"We must bear the pain and share the pain to enjoy the gain together," she said, adding that her administration’s solutions "require profound, even personal, changes. Politicians will need to focus on the job at hand rather than on their prospect of re-election," she said.

"Our most urgent problem is the budget deficit," Mrs. Arroyo warned, saying this could drive away investments, hurt job growth and reduce the government’s ability to set up much-needed infrastructure.

To address this, her administration would undertake reforms that would "raise or save P100 billion," she said. Mrs. Arroyo asked lawmakers to pass eight revenue measures that would raise another P80 billion.

She also called on Congress to speedily pass a law on privatizing state-owned electric power assets, which she said was necessary to spread electrical service throughout the archipelago and avoid a return to the chronic power shortages of the 1980s.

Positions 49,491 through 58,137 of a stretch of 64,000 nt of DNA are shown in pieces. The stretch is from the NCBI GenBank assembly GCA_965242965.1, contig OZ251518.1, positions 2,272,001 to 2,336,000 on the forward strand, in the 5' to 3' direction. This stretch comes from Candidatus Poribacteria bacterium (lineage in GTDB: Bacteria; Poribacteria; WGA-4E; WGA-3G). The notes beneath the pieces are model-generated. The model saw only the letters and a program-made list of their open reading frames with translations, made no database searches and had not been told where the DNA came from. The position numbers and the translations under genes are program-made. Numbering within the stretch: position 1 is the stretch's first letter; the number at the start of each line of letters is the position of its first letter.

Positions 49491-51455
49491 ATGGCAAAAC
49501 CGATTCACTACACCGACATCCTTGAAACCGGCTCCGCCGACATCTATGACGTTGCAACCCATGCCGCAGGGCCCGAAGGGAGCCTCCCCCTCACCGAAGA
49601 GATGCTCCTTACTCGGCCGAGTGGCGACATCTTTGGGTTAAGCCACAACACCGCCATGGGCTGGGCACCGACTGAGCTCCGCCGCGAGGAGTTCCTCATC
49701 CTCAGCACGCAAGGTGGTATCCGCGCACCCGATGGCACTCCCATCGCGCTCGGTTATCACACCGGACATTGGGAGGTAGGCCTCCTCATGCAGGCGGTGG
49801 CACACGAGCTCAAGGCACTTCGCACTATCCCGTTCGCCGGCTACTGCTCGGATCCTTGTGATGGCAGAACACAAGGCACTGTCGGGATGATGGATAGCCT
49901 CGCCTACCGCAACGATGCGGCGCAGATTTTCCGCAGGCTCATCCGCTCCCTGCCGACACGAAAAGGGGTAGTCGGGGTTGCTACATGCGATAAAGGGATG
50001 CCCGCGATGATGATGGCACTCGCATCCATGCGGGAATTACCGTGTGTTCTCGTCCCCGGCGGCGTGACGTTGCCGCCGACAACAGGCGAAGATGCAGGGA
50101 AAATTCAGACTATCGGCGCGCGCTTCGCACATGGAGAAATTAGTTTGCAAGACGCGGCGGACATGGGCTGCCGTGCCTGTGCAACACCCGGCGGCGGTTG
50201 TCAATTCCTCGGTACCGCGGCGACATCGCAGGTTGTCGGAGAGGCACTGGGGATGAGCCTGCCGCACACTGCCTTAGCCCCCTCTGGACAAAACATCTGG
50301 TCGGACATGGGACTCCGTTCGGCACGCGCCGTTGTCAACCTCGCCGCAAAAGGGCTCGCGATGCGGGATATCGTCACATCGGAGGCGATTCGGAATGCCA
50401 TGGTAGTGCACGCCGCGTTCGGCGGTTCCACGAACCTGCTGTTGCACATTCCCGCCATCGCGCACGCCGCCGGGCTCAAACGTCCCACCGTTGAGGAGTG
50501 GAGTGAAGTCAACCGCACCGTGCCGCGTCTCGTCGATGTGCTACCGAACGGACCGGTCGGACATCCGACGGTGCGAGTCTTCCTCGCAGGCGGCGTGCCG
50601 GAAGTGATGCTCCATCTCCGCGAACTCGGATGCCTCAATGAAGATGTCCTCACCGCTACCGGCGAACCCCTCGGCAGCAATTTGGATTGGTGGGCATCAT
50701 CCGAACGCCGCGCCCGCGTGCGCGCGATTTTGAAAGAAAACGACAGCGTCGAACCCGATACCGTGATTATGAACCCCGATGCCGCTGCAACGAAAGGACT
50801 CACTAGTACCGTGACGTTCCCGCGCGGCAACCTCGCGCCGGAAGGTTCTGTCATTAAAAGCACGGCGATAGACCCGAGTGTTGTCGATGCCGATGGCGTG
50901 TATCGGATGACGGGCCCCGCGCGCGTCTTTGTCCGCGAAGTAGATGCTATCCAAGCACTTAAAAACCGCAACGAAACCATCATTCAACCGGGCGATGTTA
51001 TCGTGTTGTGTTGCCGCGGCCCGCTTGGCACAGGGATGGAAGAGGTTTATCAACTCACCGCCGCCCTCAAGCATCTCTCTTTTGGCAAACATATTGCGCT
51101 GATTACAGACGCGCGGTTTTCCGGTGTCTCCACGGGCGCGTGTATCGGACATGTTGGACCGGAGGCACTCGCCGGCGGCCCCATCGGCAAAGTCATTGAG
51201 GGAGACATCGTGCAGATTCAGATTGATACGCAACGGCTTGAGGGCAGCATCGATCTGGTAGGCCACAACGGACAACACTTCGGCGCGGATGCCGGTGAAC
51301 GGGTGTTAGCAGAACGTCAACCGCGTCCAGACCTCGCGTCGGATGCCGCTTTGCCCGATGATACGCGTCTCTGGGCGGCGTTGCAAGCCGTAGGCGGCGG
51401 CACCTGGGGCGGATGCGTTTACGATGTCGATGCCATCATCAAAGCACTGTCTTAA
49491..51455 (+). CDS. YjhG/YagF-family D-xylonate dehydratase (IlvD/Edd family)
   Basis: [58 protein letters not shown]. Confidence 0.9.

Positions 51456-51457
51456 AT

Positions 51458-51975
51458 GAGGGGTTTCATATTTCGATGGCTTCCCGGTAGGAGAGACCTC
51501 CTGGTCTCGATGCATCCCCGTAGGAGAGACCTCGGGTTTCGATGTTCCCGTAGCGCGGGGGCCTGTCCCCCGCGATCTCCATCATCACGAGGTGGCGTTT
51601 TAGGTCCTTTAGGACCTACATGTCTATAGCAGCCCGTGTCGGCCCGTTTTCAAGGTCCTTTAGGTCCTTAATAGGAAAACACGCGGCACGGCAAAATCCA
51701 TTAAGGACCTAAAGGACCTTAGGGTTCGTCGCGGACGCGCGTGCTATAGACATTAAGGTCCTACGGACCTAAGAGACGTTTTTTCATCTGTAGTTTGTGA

As part of Mrs. Arroyo’s ongoing campaign on corruption, Congress also was asked to pass a bill giving the Office of the Ombudsman more powers and make it as strong as Hong Kong’s Independent Commission against Corruption.

"I have shown that government does care even for a single Filipino life. Now we must show that we care for the rest of the Filipino people, especially the weakest among us," Mrs. Arroyo said.

But it is still far from clear whether politicians are ready to tackle the country’s problems with renewed urgency, pushing aside the bickering and bad blood that has lingered since Mrs. Arroyo replaced the scandal-tainted Estrada.

Although Arroyo allies won a majority in the Senate and the House, that does not guarantee an end to opposition to reforms by vested interests that has frustrated investors in the past. — With Rocel Felix, AFP, AP, Reuters


Reported by: Sol Jose Vanzi